Artwork by Davora Lillian
Ven Me’haist Tanzin…
By Tova Younger
When it is bashert for us to dance… That is from a story I grew up with, having heard it many times from my survivor parents. It popped into my mind on a recent excursion we took, a simple trip from Kiryat Sefer to Neve Yaakov.
Kiryat Sefer, home to about 8,000 families, enjoys very convenient bus service. Daily there are a few buses every hour to Bnai Brak and Yerushalayim, with a few buses to other less traveled destinations. For Shabbos, there are additional buses to quite a few more places, making it quicker, cheaper and more pleasant to go away for Shabbos. Unfortunately, some of these special busses do not make pickups throughout the city; rather travelers must go to an area called ‘masof’ where they can board the bus. Getting there is not always so easy, since many are traveling with suitcases and strollers.
On this particular trip, we – I was traveling with my husband and two teens – were heading to Neve Yaakov with 3 large suitcases. I decided on the spur of the moment to splurge on a taxi to take us to the masof. Although the taxi only costs about $6 (a taxi to Neve Yaakov would cost about $50), we do usually walk. This time, as it was hot, and we were dressed in our Shabbos clothes, and had more luggage than usual, I thought it was a time to spend. We enjoyed a quick ride to the masof, got on the bus and enjoyed a quick ride – under an hour. It passed so pleasantly, we were not really paying attention to the fact that we had arrived. And all of a sudden, the bus was lumbering on, past our stop! Down a long hill! We had traveled to Neve Yaakov many times, but this was a first! To miss our stop! We pushed the button, belatedly… there was nothing to be done. We exited and began the climb uphill in the sun, dragging along our three suitcases. To my family’s credit, no one complained or blamed. When I wondered aloud what had happened, there was no response. Everyone simply walked along, offering to trade off the heavier suitcase, and within a few minutes we arrived at our destination. The thought that came to my mind was: ven me’haist shleppen…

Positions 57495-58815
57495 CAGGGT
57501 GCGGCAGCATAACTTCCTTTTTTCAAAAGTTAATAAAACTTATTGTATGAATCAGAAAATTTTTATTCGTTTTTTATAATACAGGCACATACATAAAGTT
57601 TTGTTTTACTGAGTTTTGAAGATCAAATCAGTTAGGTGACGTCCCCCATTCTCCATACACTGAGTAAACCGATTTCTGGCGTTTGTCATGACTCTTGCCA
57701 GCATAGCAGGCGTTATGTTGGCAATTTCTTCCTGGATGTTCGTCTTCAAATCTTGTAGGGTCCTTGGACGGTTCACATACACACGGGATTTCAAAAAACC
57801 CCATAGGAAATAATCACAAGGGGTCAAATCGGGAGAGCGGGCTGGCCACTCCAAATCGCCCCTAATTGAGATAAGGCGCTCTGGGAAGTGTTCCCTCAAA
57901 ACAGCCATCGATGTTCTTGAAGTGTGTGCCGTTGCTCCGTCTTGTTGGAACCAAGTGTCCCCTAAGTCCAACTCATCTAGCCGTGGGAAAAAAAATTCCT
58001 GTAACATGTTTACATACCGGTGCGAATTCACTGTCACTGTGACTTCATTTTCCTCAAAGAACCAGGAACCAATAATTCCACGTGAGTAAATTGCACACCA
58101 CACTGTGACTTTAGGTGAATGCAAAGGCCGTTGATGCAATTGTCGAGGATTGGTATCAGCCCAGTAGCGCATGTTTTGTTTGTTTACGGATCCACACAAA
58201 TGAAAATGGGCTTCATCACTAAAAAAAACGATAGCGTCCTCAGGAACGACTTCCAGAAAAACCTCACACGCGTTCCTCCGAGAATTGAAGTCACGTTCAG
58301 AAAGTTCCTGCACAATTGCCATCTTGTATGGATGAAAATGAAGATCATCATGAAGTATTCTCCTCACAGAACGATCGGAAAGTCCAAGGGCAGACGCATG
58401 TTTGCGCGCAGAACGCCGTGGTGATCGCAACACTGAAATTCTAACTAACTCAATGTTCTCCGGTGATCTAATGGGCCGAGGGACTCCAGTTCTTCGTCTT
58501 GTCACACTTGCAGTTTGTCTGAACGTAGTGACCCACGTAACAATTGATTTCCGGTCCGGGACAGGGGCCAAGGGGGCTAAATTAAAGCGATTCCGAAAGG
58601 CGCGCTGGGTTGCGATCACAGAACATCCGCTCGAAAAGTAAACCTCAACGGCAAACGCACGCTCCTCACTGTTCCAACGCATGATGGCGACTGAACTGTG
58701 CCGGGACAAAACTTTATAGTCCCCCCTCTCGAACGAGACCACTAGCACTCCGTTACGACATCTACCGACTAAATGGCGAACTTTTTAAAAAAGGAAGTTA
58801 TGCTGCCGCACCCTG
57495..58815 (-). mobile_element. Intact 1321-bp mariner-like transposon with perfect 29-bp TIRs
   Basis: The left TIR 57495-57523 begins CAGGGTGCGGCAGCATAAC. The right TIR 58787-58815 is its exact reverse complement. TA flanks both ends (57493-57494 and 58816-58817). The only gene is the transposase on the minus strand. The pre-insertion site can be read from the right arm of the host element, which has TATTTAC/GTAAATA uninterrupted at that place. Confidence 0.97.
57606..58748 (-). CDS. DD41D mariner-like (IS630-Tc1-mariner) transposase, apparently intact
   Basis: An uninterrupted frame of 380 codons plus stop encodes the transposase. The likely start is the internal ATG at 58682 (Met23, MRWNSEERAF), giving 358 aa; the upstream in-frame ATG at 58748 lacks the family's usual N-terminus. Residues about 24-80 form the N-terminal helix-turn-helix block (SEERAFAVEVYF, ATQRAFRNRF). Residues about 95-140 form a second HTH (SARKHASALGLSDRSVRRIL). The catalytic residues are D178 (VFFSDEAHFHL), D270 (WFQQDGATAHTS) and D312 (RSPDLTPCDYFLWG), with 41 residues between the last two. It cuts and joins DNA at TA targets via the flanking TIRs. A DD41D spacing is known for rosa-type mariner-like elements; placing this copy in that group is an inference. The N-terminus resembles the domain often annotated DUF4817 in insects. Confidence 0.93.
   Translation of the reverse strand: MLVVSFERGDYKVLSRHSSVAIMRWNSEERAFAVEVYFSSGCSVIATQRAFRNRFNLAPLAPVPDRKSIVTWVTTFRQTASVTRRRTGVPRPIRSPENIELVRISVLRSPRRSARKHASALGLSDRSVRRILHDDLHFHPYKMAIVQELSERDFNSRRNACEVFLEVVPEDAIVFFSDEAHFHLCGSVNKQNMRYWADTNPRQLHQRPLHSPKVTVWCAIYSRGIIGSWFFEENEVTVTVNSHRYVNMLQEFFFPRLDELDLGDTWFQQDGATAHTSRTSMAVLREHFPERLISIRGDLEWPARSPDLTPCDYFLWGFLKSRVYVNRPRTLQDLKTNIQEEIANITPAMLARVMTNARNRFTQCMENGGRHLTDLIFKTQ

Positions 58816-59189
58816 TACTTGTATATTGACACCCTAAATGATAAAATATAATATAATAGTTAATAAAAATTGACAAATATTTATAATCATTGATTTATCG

The original story is well worth repeating, packed as it is with a view of the past and an appreciation of our current situation vis-à-vis goyim; it is also a great hashgachah pratis insight.
In Europe of days gone by, inns were common scenes of stories. In this one, two Yidden had been traveling all day and needed a place to sleep. They did not require more than a couple of mattresses – luckily, as that is probably all they got. Inns were not known for comfort and amenities. Shortly after they came, along came a few goyim, who enjoyed some food and drinks. And then? Remember that entertainment in those days was extremely limited, actually almost non-existent. The only entertainment consisted of bothering people, and Yidden were a favorite target. One goy asked the owner, “Any Jews here? We are bored, we need some action!”
“Sure – in that room there, you have two; they came and went straight to sleep.”
One goy got up. “I’ll go get one. Let him dance for us! That will be fun!” Quick as he could in his drunken state, he brought one of the Yidden to the dining area. “Dance, Jew! Dance!”
That poor fellow, although so rudely awoken from his sleep, knew he had no choice. If he did not comply, he could get beaten or worse. So he danced. Five minutes, ten. Presumably the goyim were duly entertained, until they got bored of that as well, and the Yid was able to return to his sleep.
More time passed; more wine, more senseless talk… “Let’s get that Jew again. He was really good for a laugh!” The goy went and brought out the Yid, and the performance was repeated. This time when the Yid returned to his room, he woke up his companion. “My dear friend, do me a favor! I’m not getting any sleep! Those goyim came and dragged me out two times to dance for them! They might come again, so do me a favor and let’s switch places. Take a turn, please!”
A true ba’al middos, he agreed. And surely enough, an hour later the goy came and again threw open the door, and reached out… but in his drunkenness, he had a thought. “Ahh, we had this Jew twice already. Let’s see what the other fellow can do!” And our unfortunate Yid had to dance yet a third time… When it is bashert to dance…
If we must dance, we will dance. If we must shlepp, we will shlepp.
Should we not do what we can to make our lives go smoother? Was I wrong to summon a taxi? Certainly we can and we must make hishtadlus as needed. Rabbi Avigdor Miller says, “Hashem sent you a headache? He also sent you aspirin!” But let’s never forget where it all comes from and when our hishtadlus is not successful, let’s thank Him for our yissurim, without blaming or complaining, while davening that they not be more severe…
(According to some, the Yidden in this story are the well-known brothers, early Chassidish Rebbes, Reb Zusha and his brother Reb Elimelech.)
This appeared in The Jewish Press and is reprinted here with permission.
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